Academic journal article Genetics

Genetic and Genomic Toolbox of Zea Mays

Academic journal article Genetics

Genetic and Genomic Toolbox of Zea Mays

Article excerpt

Working with Maize

THE term maize is often used synonymously with corn, particularly in the United States and in reference to its agricultural use. While both terms are correct, maize is a name that refers uniquely to this plant. Maize is a large grain plant that evolved from its wild-grass ancestors by the direct intervention of human agriculture. Many varieties or "races" differ in physical properties (Goodman and Brown 1988), but generally maize is a single-stalk plant that grows to approximately 8 feet tall with about 20 long, narrow leaves growing individually from nodes along the stalk (Figure 1A) (Kiesselbach 1999). Several characteristics make it an attractive genetic system (Strable and Scanlon 2009). It is easy to culture on any scale, from a few plants in pots to many acres (Figure 1B). It can be grown successfully year round in greenhouses and growth chambers with proper lighting; it is also quite hardy and can be grown outdoors under a range of conditions, from tropical to temperate climates (Shaw 1988). Maize is a naturally outcrossing species, which makes its genetic architecture (diversity, linkage, recombination, etc.) more similar to other outcrossing organisms such as humans rather than self-pollinating plants (Rafalski and Morgante 2004; Wallace et al. 2013). While its genetics are similar to humans, maize retains the major strength of plant genetics: the ability to self-cross and quickly produce homozygotes or F2 populations.

The male and female reproductive organs are accessible and separable, making controlled crosses easy to perform. The male germ cells are produced in the tassel found at the top of the plant (Figure 1C). Tassels contain anthers that open upon maturation, releasing up to 107 wind-dispersed pollen grains (Coe et al. 1988). The female germ cells are located in one or more ears, which grow from the base of leaves in the midsection of the plant (Figure 1, A and D). An ear generally contains several hundred egg cells that will develop into kernels after fertilization (Neuffer et al. 1997). Each young kernel contains a silk, an elongated stigma, which emerges out of the husk leaves of the ear (Figure 1D). Pollen grains land on the silk and produce a pollen tube that grows down through the length of the silk, ultimately delivering two sperm to the female gametophyte (Figure 2A). Double fertilization occurs as one sperm fertilizes the egg to create the embryo (2n), and the other sperm fertilizes the central cell with two polar nuclei that gives rise to the aleurone and the starchy endosperm (3n). The aleurone and endosperm nourish the young embryo during germination (Figure 2, D and E, and Figure 4A) (Dresselhaus et al. 2011).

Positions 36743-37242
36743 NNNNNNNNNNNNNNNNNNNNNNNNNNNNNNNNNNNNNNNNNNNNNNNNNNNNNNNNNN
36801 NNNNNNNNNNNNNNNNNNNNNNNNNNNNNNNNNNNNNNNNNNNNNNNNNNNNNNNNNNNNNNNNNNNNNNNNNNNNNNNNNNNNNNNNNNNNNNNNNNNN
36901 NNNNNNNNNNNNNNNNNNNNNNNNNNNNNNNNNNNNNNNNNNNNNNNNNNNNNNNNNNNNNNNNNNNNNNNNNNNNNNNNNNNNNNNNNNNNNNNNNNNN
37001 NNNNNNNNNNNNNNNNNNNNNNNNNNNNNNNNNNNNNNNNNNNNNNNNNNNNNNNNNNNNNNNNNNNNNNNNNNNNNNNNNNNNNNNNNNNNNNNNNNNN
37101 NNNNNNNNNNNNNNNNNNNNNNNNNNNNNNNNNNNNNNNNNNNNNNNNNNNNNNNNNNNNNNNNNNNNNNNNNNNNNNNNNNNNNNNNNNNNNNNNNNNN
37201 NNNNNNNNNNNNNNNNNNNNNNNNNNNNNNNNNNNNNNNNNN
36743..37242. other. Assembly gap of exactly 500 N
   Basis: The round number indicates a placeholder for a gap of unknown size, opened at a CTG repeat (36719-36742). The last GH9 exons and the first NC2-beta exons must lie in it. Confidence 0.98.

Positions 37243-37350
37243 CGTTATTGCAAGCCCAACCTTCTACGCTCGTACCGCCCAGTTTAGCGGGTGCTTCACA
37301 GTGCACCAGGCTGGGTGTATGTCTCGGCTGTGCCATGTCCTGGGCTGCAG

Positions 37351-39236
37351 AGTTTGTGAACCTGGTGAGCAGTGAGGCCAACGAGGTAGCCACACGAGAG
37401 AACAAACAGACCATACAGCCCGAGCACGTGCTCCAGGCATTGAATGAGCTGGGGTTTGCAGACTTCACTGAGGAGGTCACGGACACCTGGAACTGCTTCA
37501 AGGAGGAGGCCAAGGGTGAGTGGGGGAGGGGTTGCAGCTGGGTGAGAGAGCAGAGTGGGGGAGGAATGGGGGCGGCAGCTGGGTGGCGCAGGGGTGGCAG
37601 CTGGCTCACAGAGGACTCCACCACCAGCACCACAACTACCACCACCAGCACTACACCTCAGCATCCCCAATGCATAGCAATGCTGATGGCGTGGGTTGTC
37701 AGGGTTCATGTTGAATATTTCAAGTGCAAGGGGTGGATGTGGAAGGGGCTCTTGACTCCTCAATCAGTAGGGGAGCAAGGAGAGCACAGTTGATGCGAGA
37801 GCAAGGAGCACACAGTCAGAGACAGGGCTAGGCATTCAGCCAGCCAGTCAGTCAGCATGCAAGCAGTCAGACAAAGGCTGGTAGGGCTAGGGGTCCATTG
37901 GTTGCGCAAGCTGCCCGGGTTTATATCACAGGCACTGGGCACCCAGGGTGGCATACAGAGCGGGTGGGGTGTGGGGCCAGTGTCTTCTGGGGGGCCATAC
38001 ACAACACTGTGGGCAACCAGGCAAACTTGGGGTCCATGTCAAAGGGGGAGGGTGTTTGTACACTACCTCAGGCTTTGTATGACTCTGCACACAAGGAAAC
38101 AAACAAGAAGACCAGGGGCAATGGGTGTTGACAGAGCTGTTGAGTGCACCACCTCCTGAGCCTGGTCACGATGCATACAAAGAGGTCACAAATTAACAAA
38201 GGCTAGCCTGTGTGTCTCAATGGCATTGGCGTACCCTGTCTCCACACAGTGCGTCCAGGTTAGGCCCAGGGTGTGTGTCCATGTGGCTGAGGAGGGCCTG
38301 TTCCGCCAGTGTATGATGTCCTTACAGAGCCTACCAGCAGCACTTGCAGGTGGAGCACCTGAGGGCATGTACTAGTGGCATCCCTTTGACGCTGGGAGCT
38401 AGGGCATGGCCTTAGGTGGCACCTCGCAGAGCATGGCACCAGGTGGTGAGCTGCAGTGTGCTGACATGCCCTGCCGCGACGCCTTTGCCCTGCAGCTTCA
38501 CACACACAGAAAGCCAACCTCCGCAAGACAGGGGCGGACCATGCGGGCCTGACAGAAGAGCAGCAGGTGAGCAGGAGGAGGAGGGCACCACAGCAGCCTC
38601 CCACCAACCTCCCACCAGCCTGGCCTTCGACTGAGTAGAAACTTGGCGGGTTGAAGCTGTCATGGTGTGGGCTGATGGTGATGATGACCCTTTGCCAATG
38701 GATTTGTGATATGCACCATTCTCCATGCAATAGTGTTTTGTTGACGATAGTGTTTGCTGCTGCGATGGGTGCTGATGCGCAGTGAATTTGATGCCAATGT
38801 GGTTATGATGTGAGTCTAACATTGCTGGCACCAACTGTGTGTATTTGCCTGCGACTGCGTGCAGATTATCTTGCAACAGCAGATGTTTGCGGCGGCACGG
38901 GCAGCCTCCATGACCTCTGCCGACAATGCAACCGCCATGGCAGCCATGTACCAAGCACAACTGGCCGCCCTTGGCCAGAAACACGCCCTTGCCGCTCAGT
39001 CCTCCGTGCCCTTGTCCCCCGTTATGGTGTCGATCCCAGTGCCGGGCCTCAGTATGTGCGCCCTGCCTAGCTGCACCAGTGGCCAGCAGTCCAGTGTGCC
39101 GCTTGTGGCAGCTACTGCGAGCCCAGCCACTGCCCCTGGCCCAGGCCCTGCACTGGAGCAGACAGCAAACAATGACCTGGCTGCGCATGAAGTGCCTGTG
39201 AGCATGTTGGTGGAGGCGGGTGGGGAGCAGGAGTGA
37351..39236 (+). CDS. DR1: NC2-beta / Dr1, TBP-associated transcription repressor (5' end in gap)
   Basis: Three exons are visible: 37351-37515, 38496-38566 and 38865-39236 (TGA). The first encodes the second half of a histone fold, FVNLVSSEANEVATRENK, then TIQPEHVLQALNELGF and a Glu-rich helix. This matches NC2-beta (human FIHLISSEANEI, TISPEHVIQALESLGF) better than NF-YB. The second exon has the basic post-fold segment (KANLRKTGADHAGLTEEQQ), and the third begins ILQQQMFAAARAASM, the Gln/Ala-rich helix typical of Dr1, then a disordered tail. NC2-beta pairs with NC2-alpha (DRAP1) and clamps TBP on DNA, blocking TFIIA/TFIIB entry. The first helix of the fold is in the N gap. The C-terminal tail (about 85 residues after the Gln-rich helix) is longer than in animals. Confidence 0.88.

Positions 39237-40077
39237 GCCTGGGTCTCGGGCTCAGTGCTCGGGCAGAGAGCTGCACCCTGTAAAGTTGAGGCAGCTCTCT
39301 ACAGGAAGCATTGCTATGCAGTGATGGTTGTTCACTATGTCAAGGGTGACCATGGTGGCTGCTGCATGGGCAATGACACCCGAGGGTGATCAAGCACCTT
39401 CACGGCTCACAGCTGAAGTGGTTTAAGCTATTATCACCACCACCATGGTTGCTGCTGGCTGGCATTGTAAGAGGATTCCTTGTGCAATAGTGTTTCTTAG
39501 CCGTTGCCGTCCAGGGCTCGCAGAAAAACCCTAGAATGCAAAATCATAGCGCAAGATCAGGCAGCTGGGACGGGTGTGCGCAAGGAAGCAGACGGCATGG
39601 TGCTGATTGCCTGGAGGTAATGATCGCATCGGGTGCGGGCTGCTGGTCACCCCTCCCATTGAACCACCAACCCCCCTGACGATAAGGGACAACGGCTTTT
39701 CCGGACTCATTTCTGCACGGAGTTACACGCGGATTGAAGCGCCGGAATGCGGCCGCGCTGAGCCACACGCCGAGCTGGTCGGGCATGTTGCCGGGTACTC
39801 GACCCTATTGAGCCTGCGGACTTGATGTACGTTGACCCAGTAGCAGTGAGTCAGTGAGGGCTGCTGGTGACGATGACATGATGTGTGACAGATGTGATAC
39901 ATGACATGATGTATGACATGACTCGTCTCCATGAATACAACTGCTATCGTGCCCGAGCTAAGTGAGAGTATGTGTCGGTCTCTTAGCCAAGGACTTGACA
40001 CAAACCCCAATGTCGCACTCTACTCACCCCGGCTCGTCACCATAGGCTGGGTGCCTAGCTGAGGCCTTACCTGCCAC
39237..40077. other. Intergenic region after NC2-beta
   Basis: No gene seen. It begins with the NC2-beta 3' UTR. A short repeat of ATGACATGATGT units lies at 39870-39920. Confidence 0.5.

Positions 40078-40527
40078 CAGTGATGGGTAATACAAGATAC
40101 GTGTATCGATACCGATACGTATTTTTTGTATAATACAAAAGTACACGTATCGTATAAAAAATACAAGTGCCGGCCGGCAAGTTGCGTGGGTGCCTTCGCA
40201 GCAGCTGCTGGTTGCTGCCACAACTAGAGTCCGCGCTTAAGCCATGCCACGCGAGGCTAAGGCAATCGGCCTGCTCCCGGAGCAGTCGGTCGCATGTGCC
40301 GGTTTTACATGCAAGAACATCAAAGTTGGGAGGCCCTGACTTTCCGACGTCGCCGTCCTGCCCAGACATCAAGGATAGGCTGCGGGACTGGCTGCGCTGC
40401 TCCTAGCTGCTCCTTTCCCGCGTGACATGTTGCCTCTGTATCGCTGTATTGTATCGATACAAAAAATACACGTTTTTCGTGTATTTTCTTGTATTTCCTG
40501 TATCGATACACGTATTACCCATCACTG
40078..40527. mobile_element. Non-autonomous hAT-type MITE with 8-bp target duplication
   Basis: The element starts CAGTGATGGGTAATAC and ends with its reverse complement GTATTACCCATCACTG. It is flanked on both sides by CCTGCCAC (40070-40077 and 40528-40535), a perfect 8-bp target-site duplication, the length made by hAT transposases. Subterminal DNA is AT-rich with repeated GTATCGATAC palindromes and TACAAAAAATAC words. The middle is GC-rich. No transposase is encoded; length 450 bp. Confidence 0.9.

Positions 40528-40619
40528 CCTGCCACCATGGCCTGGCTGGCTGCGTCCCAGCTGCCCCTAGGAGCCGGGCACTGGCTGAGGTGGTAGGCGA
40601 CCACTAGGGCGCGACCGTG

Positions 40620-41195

Controlled crosses are made by placing a bag over the tassel and shaking gently to collect the pollen, which is then sprinkled onto silks (Neuffer 1994a; Neuffer 1994b). The Copyright ears are covered before silks emerge to prevent contamination (Figure 1E). Crosses can be made over a large time window, as a normal tassel will produce new pollen for up to 7 days and silks can be receptive to fertilization for 10 days. Ear development can also be hastened by removing tassels, and pollen shedding can be delayed by cool temperatures or accelerated by warm temperatures (Coe et al. 1988). Although pollen is short lived, it can be kept viable by refrigeration for 24 hr and by liquid nitrogen freezing for up to 1 year (Barnabas and Rajki 1976, 1981). The physiology of maize makes it an excellent system for large-scale progeny screens. The vast amounts of pollen produced by a single plant allows many crosses to be performed; one tassel can produce enough pollen to fertilize 50+ ears in a single day. Experienced maize researchers can perform 300-500 crosses in a day, and with each cross yielding several hundred seeds, maize can quickly generate large numbers of offspring for genetic analysis (Neuffer 1994a). Progeny output can also be amplified many fold by growing plants in isolated plots and removing tassels from female parents with alternating rows of the male parent. …

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